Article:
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Southern Calif. Home Sales Up Dramatically

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Southern Calif. Home Sales Up Dramatically

Economy

Southern Calif. Home Sales Up Dramatically

Southern Calif. Home Sales Up Dramatically

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  • <iframe src="https://www.npr.org/player/embed/95924798/95924763" width="100%" height="290" frameborder="0" scrolling="no" title="NPR embedded audio player">
  • Transcript

The housing crisis may be starting to turn around in at least one part of the country. Last month, home sales in Southern California jumped 65 percent from a year ago.

RENEE MONTAGNE, host:

And the troubled housing market has been a major factor in dragging down the economy. But in Southern California, a region with one of the worst foreclosure rates, home sales for the month of September jumped 65 percent over last year. That's prompting some to wonder if the market has hit bottom. NPR's Carrie Kahn reports.

CARRIE KAHN: First-time home buyers and bargain hunters had a feeding frenzy in Southern California last month. Sales skyrocketed over last year's figures as buyers were snatching up some of the lowest prices in five years. Home sales in 2007 were dismal. That's when the credit crunch put the brakes on easy financing. But analyst Andrew LePage of MDA DataQuick says a jump in sales of 65 percent is still amazing.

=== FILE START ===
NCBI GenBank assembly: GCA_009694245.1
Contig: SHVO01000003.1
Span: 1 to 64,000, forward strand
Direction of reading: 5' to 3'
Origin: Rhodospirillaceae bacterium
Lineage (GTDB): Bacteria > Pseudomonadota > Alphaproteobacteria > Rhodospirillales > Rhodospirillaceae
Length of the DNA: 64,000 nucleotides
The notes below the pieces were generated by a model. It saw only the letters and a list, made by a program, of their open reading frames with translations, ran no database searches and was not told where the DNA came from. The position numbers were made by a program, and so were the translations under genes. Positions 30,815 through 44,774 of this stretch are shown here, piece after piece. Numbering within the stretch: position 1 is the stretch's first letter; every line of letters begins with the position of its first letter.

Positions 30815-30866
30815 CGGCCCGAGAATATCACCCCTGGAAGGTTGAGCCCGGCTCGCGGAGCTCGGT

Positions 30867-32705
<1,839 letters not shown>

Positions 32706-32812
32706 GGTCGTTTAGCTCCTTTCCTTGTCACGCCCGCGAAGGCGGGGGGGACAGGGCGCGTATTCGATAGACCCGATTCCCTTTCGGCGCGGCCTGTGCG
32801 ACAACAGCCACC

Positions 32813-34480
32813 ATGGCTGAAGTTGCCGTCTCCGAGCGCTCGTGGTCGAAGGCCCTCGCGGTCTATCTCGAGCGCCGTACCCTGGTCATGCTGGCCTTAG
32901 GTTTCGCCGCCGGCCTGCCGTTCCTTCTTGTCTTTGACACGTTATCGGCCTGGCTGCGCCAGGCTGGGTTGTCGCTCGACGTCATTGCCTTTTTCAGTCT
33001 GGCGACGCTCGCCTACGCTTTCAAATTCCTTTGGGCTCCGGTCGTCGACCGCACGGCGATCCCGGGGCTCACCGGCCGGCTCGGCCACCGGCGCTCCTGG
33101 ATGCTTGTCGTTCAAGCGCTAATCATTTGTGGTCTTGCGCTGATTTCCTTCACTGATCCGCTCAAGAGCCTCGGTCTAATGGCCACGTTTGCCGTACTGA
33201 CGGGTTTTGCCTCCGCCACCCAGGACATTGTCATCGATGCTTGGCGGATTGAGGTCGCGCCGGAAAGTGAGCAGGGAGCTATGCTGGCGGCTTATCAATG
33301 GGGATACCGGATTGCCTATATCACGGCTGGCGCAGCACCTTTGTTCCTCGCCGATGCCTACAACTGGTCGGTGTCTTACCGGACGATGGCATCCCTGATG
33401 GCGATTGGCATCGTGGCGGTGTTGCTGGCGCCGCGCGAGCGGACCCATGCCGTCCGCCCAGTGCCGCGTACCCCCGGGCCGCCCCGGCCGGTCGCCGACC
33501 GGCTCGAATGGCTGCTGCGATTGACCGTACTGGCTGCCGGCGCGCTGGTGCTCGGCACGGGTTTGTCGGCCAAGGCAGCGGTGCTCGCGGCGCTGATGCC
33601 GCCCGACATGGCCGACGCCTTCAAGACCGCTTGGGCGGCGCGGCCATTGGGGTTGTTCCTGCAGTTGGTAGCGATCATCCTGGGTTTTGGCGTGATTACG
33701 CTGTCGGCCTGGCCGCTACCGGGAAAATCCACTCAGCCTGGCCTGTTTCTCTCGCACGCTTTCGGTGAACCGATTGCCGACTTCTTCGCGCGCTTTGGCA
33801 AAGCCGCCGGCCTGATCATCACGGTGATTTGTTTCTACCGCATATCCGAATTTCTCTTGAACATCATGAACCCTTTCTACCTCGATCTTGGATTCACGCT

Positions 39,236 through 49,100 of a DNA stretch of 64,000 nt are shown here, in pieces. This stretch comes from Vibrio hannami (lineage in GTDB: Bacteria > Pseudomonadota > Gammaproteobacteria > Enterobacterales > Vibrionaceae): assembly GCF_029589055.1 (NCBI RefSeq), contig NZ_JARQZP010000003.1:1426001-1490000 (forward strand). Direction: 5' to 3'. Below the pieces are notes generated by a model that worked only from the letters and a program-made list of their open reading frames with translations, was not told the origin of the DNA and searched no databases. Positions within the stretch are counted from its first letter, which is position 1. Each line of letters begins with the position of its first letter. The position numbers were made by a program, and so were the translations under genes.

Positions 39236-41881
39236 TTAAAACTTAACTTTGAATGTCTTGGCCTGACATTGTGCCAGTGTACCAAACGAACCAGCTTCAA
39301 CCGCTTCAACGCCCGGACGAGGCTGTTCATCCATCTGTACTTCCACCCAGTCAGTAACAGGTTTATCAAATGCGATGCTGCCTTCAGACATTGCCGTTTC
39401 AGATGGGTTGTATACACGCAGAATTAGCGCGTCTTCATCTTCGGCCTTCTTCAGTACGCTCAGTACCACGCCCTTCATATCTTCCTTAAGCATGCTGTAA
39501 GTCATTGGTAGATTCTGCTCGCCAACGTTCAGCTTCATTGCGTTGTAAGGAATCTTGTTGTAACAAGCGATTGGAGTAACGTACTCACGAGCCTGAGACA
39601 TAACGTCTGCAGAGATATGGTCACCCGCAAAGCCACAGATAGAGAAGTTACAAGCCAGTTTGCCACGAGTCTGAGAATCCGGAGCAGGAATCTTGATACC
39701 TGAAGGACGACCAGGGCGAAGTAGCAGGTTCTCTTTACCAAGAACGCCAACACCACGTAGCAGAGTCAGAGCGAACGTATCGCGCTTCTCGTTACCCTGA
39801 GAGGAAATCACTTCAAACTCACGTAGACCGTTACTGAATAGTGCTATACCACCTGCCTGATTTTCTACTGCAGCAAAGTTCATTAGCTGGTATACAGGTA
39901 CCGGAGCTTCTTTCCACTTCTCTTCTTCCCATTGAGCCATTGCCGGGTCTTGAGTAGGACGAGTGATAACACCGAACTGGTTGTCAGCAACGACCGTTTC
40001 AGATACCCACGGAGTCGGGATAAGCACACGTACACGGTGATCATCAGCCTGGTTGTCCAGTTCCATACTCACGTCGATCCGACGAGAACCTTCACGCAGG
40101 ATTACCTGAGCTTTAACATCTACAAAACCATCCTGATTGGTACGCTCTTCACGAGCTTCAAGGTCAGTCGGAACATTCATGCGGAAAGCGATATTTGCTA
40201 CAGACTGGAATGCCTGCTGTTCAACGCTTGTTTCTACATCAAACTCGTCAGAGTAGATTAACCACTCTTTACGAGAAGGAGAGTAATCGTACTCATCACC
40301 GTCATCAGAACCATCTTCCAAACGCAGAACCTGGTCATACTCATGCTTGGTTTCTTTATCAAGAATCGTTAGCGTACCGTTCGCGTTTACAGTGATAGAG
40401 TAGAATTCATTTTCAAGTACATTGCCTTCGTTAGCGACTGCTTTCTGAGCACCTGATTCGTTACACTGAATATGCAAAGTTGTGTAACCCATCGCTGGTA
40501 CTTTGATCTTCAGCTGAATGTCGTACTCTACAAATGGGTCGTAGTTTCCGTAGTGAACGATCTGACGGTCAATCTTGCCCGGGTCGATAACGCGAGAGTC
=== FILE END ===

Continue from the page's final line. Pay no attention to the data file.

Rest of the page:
Mr. ANDREW LEPAGE (Spokesman, MDA DataQuick): You know, it speaks to the depths of the foreclosure problem in California.

KAHN: Foreclosures and falling home prices hit the inland regions of Southern California hardest. Foreclosures made up nearly 70 percent of sales in some cities, and home prices dropped more than $20,000 in just one month. That's a loss of about a thousand dollars a business day. But MDA DataQuick's LePage says it's difficult to predict if the real estate market has hit bottom. That's because September's figures reflect summer sales.

Mr. LEPAGE: Meaning that people were making the purchase decisions in the middle of summer, into late summer, before the financial market meltdown we've seen in the last few weeks.

KAHN: And analysts say if a moderate slowdown in foreclosures is seen in future numbers, it's probably more a reflection of lenders not having enough staff to process the paperwork than an easing of the crisis. Carrie Kahn, NPR News.

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